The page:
JoAnne and I still very much enjoy Christmas cards. We send them and we like to receive them too. Most of the cards we receive are refreshingly beautiful too. We’re one of those couples who write the annual Christmas letter, now complete with color pictures, and copy it onto Christmas stationery to include in our cards. We do this because we know how we are disappointed when we open a card from an old friend only to find nothing inside but a signature, perhaps even a pre-printed one.
It’s a retro thing, I guess. Christmas cards just seem a little more personal than the e-touch. They also fit with the season; email happens all the time. We’ve experimented with moving our letter to email and saving all that money on stamps. That works, I suppose, but it just doesn’t have the same feel. I came from a home where we hung the Christmas cards around the wide hallway entrance to the old parlor. There were always enough of them to go all the way up one side across the top and down the other side. As I think back on it, it was like our family Christmas was surrounded by extended family. It was shared in some small way by a life-time collection of friends and loved ones. So JoAnne and I have returned to more cards and less email.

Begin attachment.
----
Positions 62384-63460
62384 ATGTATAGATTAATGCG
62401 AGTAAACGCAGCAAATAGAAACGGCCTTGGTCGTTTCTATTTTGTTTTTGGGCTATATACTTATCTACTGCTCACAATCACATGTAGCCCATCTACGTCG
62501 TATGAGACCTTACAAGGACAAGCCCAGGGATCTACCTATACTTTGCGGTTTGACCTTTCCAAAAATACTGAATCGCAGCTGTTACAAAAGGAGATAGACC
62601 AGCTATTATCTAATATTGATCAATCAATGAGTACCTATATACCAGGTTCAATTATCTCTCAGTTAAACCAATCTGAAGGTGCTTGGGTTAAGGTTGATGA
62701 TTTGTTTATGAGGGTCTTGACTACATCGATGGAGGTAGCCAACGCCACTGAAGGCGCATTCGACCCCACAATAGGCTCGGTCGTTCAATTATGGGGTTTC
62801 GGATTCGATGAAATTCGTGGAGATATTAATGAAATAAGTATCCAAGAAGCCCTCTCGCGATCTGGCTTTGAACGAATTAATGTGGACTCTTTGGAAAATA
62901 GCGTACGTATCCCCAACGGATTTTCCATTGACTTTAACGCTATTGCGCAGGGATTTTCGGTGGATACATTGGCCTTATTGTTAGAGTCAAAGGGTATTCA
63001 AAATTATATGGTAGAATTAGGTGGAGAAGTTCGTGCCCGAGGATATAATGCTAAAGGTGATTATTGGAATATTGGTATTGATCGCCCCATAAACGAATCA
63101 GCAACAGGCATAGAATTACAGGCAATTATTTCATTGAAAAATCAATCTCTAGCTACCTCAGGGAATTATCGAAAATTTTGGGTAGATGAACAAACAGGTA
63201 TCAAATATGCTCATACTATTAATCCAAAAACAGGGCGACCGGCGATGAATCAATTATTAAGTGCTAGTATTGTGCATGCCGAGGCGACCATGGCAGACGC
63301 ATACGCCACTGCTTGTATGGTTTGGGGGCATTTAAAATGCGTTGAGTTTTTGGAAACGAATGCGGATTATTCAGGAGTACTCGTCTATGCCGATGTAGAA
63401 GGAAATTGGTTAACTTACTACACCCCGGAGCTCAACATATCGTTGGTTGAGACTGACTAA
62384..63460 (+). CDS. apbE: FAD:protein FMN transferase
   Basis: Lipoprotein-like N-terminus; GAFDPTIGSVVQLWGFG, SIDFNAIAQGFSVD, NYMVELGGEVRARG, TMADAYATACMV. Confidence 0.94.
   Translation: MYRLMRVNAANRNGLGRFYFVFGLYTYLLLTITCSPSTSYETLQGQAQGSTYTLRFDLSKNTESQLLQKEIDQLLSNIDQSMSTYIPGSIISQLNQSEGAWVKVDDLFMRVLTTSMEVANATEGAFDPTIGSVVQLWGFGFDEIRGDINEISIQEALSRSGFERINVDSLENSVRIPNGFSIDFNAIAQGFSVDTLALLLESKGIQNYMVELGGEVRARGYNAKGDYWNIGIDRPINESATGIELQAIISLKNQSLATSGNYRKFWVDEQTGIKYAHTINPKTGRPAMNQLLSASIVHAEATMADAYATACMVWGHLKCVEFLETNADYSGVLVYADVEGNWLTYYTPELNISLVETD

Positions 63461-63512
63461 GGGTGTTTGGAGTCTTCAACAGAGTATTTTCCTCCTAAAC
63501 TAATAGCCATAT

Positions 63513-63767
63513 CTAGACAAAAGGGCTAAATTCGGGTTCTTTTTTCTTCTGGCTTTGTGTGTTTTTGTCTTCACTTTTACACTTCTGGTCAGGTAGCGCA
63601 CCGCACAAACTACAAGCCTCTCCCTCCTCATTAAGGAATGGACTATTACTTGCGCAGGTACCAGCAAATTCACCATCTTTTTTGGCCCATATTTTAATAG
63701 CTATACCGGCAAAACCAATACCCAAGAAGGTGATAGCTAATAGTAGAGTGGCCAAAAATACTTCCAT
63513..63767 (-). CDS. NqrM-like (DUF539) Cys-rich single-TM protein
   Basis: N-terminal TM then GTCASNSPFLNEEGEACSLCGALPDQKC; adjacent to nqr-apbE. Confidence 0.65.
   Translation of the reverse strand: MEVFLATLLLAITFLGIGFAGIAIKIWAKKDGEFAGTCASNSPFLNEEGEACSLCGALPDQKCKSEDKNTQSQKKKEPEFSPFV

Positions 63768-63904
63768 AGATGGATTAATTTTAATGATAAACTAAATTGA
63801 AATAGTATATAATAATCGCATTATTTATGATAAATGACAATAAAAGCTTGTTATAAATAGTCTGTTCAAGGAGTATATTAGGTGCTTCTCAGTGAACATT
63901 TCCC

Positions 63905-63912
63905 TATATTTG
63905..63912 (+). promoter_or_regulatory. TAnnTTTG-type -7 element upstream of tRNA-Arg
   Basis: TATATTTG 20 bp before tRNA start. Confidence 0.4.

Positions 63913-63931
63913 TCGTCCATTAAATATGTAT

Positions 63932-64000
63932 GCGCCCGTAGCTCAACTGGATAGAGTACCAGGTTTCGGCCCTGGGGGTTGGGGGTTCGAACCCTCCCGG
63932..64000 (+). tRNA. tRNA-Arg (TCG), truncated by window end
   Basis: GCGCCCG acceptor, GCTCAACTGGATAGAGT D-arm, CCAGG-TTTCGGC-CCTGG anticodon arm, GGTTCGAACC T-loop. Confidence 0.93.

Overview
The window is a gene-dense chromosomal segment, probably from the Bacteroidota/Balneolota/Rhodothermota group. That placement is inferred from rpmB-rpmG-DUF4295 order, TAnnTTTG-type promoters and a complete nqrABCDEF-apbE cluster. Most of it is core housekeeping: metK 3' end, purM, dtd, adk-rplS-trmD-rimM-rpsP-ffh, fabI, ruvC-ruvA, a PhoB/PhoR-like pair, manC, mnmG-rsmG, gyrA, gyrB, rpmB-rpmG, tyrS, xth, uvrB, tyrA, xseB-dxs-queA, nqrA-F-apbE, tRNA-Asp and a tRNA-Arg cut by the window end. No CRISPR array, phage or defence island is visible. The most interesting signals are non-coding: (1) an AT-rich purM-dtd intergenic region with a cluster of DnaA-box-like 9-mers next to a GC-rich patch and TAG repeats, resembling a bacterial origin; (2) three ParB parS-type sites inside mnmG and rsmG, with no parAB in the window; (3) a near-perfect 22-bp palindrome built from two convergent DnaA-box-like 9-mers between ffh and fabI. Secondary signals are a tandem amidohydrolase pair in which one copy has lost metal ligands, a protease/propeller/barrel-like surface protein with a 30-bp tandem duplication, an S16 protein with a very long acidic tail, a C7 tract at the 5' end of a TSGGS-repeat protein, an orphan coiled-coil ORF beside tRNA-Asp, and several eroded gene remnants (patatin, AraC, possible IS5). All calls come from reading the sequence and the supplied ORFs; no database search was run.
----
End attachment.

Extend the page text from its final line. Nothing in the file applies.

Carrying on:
We also have kept track of many friends over the years through our Christmas cards. Many friends we have only written once each year, but that communication opened the way for a visit, or a longer letter, or a phone call or email conversation at a later time. Some very good friends we were sad to lose track of because they moved or did not return our cards. Sometimes, by perseverance we would find a good address again through a mutual friend.
We always try to pick cards that focus the true meaning of Christmas and include verses of Scripture. It is one more way to help us remember the first Christmas and our reason to celebrate; and to share that focal point with our friends and family too.